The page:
Recent research by Knight Frank has revealed that building over 180,000 new houses a year is unachievable in the current market.
More than two thirds of house builders in the UK believe this is impossible. 67% of respondents said the maximum sustainable annual delivery of new builds is 180,000 or less. Only 9% think it is possible to build over 200,000 residential properties per year.1
Over half of all developers and builders think an increase in new builds over the next year is unlikely. However, about 60% predict a continuous rise in the amount of house building starts and completions in the next 12 months.1
Can the UK Build 180,000 Homes a Year?
The report also revealed that almost four in five respondents (78%) expect new build house prices to increase in the next year, with 43% predicting rises of up to 5%. 91% also think there will be an increase in construction costs due to the pressure on builders. Most of these respondents (59%) expect a rise of 5-10% this year.1
Furthermore, two-thirds (68%) believe Greenfield land prices will increase.1
Over half of respondents (56%) said that the Community Infrastructure Levy (CIL) is suppressing development volumes.1
The study also asked house builders what measures policymakers could make to increase long-term house building in the UK. The most important step was increasing resources in local planning departments (82%), followed by improvements to skills and training in the construction industry (58%), and opening up public land (57%) completing the top three.1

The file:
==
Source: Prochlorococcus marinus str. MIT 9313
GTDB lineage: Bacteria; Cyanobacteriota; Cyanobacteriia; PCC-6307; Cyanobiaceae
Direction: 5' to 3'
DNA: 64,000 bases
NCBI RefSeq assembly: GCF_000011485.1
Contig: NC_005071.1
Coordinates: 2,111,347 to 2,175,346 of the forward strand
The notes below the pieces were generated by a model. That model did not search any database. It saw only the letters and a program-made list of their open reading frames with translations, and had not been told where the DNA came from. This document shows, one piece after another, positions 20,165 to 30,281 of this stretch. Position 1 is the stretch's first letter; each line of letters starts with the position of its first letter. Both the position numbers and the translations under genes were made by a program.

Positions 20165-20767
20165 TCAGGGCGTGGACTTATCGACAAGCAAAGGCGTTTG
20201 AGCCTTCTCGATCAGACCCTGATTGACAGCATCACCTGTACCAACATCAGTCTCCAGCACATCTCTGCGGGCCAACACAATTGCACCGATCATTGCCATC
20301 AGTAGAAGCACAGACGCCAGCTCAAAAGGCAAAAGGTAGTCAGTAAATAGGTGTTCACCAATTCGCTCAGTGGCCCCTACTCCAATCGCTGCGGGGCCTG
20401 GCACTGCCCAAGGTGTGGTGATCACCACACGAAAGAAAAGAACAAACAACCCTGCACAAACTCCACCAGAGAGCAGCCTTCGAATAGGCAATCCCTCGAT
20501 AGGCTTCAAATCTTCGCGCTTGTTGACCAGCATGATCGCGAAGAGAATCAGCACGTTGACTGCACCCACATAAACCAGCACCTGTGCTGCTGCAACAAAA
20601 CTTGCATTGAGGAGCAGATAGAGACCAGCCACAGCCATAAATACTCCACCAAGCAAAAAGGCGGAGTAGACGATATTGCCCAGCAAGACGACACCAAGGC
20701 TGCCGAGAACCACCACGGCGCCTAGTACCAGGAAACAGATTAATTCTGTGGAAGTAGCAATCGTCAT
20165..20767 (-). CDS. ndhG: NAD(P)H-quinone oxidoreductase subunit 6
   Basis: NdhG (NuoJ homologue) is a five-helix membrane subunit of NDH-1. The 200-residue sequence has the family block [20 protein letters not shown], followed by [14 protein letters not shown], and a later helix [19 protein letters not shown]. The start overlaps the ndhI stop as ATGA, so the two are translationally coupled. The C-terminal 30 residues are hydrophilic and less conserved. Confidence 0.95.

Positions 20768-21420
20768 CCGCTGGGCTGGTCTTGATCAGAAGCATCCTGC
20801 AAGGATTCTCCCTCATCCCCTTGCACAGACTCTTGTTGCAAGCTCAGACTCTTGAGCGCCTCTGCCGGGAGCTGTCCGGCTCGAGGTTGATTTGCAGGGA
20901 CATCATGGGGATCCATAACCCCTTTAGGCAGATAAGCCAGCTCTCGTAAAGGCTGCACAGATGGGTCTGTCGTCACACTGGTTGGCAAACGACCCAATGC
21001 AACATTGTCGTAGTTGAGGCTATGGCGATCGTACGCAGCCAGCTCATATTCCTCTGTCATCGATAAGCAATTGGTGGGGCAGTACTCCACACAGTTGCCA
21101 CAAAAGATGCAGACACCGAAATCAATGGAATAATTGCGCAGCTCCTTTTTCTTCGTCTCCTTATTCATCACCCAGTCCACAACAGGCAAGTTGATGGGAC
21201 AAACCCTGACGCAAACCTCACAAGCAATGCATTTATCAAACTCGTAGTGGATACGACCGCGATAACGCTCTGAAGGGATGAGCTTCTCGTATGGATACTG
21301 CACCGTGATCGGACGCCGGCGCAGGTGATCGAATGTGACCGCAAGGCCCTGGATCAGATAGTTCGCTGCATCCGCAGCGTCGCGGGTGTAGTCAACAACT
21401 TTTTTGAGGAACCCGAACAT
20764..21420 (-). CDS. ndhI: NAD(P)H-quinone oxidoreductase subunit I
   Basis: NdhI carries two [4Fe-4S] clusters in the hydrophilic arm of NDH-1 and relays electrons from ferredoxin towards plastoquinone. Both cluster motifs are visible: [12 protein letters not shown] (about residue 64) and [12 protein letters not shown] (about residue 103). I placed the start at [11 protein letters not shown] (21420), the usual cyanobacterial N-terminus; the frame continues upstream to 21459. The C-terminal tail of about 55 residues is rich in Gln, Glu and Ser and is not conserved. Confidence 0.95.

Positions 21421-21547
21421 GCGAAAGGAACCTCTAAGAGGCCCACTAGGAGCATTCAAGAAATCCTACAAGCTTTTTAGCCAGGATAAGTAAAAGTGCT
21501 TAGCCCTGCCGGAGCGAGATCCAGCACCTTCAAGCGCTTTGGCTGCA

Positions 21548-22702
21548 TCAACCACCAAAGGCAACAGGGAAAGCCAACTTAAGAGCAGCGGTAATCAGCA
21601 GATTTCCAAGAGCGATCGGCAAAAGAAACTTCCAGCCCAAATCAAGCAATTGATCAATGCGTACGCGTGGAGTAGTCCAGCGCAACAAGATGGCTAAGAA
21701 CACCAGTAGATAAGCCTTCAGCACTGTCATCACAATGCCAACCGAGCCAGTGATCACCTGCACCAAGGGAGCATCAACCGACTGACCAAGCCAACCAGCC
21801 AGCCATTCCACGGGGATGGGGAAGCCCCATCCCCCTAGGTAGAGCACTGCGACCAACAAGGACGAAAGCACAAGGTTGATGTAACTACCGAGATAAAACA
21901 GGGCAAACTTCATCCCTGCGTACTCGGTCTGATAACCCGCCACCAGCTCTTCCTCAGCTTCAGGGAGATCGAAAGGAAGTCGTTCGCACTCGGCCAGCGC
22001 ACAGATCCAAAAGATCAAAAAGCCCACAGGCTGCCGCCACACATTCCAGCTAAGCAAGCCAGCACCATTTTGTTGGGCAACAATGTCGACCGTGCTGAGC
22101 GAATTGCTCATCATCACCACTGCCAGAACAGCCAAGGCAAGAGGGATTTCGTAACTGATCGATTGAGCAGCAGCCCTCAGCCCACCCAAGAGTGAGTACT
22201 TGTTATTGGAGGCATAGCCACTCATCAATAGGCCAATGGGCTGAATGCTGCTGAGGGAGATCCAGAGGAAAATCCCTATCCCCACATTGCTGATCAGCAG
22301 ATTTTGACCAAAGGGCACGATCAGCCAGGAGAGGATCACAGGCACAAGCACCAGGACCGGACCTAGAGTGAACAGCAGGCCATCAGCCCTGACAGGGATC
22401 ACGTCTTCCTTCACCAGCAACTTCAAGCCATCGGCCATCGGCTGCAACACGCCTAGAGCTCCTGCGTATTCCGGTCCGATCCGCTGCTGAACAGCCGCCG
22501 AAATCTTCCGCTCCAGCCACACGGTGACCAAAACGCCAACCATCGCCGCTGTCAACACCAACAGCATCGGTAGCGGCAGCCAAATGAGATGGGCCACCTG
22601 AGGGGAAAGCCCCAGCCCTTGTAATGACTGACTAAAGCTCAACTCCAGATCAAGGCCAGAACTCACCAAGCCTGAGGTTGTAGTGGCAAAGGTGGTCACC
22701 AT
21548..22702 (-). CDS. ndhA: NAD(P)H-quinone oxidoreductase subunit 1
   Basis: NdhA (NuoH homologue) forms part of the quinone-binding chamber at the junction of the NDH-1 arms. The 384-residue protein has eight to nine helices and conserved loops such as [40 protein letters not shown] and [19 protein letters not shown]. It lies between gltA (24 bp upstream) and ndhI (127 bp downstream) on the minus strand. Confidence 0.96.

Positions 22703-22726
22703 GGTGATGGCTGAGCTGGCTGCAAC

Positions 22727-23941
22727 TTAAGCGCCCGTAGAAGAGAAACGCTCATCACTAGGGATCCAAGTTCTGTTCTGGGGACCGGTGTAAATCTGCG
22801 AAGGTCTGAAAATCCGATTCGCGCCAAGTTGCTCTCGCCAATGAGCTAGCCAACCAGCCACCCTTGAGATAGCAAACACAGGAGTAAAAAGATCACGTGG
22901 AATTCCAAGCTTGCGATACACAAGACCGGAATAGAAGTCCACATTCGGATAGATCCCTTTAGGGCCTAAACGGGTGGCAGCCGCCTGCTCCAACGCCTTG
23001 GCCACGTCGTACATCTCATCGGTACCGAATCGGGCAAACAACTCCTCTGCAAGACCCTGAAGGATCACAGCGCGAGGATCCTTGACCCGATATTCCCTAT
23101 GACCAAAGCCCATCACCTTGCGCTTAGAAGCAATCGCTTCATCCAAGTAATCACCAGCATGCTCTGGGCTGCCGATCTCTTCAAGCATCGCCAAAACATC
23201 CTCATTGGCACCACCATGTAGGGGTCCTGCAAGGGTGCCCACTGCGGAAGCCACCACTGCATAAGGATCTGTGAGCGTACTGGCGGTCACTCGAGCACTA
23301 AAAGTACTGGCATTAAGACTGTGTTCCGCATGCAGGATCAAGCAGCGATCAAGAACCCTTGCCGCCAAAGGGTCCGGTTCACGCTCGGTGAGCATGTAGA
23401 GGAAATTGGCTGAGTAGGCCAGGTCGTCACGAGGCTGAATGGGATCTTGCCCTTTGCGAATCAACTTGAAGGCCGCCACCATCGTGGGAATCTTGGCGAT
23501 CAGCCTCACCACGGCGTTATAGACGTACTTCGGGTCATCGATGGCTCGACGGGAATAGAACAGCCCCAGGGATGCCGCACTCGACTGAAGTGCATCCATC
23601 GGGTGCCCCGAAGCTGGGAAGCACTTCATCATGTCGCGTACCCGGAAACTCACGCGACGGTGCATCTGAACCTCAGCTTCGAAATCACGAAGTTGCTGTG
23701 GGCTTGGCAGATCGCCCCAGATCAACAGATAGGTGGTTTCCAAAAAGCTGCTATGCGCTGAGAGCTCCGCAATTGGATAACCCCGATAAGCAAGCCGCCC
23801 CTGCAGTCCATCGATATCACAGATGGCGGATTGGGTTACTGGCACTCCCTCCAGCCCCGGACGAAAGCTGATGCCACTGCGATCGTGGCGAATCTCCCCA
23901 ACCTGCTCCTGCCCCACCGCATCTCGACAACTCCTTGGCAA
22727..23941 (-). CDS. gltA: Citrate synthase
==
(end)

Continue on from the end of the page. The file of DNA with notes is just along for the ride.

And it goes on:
Head of Residential Research at Knight Frank, Grainne Gilmore, says: “In the run-up to the election, all political parties agree that the delivery of more new homes is a priority. Yet more than two-thirds of house builders believe that under current market conditions, the maximum number of units that can be sustainably delivered each and every year is 180,000 or less.
“Policymakers, especially those in power after the election, may want to heed the calls from house builders to beef up planning departments in local authorities, plough more investment into skills and training in the construction sector and provide better access to public sector land, moves which the house building industry is signalling could move the country closer to building enough homes for all.”1
Joint Head of Residential Development at Knight Frank, Justin Gaze, adds: “The capacity to deliver the sheer number of new homes required is the fundamental issue faced by the UK’s house builders.
“The inability to create the necessary number of new homes is being driven primarily by a skills shortage in the development sector which shrunk dramatically following the financial crisis, limited development funding and the lengthy mortgage approval process, which is delaying purchasers.”1